In the above example, each facility appropriately cared for the patient and treated his medical condition, yet the over-arching care plan failed. Because there is no payment structure to absorb the cost of care plan management across care settings, this important task is frequently missed or poorly performed.4,7 In the U.S. healthcare environment, few built-in safeguards identify and rectify failures spanning more than one healthcare setting. In Pennsylvania, the Authority is unlikely to receive reports referencing fragmented care, because no mechanism exists to track readmissions across facilities. Nonetheless, poorly executed transitions in care, whether interhospital transfers or transfers between healthcare settings, can negatively affect patients’ health and well-being and often result in avoidable readmissions to the hospital.

Success Stories

National Success: Reducing Readmissions by Improving Transitions in Care Collaborative

In fall 2009, the Institute for Healthcare Improvement began a four-year multistate initiative to measurably reduce hospital readmissions. The Reducing Readmissions by Improving Transitions in Care Collaborative focuses on creating an ideal transition for patients from hospital to home. The aim of this collaborative is to reduce 30-day readmission rates by 30% and increase patient and family satisfaction with optimal transitions and coordination of care. This collaborative focuses on four major areas of risk reduction: (1) performing enhanced admission assessments, (2) providing effective teaching and enhanced learning, (3) conducting real-time patient- and family-centered handover communication, and (4) ensuring posthospital care follow-up.14 This initiative is one of several successful care models designed to reduce hospital 30-day readmission rates.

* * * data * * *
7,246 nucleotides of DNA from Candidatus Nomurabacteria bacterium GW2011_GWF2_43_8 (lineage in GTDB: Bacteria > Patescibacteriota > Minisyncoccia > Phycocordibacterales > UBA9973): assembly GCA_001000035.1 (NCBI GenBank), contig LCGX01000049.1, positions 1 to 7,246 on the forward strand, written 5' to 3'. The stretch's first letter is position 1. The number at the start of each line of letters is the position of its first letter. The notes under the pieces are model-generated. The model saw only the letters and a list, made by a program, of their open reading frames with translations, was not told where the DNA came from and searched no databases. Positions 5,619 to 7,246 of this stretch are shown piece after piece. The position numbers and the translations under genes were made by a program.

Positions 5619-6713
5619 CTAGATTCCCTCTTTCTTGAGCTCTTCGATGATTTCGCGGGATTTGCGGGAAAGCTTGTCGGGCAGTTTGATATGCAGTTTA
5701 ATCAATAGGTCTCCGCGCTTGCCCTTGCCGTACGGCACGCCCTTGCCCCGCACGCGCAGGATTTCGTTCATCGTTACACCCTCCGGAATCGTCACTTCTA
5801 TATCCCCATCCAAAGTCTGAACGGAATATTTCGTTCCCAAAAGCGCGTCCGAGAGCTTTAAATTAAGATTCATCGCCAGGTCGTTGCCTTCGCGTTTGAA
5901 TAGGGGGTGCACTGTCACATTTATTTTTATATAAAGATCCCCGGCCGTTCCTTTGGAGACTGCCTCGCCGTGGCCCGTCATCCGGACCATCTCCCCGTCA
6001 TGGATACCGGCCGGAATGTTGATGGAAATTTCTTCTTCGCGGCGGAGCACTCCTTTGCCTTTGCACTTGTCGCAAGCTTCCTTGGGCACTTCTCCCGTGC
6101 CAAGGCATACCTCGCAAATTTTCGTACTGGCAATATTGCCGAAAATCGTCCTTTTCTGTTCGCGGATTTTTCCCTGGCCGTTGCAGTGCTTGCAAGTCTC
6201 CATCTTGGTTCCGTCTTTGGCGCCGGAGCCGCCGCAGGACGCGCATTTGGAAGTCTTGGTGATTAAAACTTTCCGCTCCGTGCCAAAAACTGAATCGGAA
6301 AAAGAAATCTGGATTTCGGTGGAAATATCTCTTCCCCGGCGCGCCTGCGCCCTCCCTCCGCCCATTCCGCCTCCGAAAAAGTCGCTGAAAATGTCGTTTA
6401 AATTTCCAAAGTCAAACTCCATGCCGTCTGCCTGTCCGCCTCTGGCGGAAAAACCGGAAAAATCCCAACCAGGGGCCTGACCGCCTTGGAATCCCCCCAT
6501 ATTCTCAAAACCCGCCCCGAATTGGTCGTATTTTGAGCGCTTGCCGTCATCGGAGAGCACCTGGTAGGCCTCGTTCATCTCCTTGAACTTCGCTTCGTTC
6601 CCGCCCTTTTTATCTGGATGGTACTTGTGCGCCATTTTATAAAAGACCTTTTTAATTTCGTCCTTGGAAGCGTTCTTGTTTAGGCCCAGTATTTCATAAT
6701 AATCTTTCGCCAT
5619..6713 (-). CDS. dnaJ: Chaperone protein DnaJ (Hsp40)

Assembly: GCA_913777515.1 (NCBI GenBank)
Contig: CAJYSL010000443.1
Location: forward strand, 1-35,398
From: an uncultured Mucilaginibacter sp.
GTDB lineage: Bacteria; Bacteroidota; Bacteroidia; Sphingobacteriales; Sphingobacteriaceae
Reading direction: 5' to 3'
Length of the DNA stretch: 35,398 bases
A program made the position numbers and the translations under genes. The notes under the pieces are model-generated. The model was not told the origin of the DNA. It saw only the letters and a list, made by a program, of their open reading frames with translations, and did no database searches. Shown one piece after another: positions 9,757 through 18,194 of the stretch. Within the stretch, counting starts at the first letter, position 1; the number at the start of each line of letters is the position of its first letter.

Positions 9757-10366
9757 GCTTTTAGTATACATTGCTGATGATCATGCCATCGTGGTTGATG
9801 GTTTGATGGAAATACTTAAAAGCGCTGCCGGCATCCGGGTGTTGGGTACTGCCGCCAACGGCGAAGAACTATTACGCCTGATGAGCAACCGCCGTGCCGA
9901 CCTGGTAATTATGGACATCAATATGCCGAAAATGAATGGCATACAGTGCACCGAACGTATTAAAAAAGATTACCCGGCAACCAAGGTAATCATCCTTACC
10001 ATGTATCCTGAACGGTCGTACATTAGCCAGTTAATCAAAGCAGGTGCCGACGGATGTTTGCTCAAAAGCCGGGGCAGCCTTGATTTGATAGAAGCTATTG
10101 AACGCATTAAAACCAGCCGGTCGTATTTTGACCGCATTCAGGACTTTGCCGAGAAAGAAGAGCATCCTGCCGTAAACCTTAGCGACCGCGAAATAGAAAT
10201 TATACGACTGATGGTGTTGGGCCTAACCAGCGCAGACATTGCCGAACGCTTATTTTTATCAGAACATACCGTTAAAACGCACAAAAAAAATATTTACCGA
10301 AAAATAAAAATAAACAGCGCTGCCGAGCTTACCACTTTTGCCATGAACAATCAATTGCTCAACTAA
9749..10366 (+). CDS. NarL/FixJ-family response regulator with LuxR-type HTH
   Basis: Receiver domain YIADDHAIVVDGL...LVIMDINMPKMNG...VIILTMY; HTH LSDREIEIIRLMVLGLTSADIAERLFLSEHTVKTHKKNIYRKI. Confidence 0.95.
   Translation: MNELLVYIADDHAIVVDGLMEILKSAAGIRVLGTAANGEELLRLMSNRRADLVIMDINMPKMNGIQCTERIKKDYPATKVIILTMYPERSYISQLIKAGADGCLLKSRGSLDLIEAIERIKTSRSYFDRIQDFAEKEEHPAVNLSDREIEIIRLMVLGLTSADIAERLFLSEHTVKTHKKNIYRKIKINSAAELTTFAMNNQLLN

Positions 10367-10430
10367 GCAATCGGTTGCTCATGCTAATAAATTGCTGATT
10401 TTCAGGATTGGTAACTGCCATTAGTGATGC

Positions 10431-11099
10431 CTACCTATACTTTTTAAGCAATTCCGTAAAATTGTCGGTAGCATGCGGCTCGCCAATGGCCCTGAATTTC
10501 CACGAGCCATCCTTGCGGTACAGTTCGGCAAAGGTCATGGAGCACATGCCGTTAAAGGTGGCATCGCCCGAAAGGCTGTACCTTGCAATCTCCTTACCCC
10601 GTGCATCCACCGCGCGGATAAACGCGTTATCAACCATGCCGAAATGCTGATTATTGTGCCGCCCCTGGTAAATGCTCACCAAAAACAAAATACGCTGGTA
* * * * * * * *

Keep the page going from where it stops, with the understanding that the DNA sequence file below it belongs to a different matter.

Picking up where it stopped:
National Success: Project Reengineered Discharge (RED)

A randomized controlled trial in a general medical service at an urban, academic, safety-net hospital to test the effects of interventions designed to minimize hospital utilization after discharge showed that participants in the discharge intervention group (n = 370) had a lower rate of hospital utilization than those receiving usual care (n = 368) (0.314 versus 0.451 visit per person per month; IRR 0.695 [95% CI, 0.515 to 0.937]; p = 0.009).15 Interventions included a nurse discharge advocate (DA) who worked with patients in the hospital to arrange follow-up appointments, confirm medication reconciliation, and conduct patient education using “teach-back” methodology for patient-centered education. The nurse DAs also used an individualized instruction booklet (an after hospital care plan), a copy of which was sent directly to the primary care provider at discharge. A clinical pharmacist was an integral part of the discharge team, as well, and called the patient two to four days after discharge to reinforce the discharge plan and to review medications with the patient. Key success factors in the handoff between hospital and home were (1) using a plan that the patient understood, (2) putting it in writing, and (3) bridging gaps between the hospital doctors and the patient’s doctor in the community. Project RED showed that bundled interventions including patient-centered education, comprehensive discharge planning, and postdischarge reinforcement worked to decrease postdischarge hospital utilization (combination emergency room admissions and hospital readmissions) within 30 days of discharge by approximately 30%.15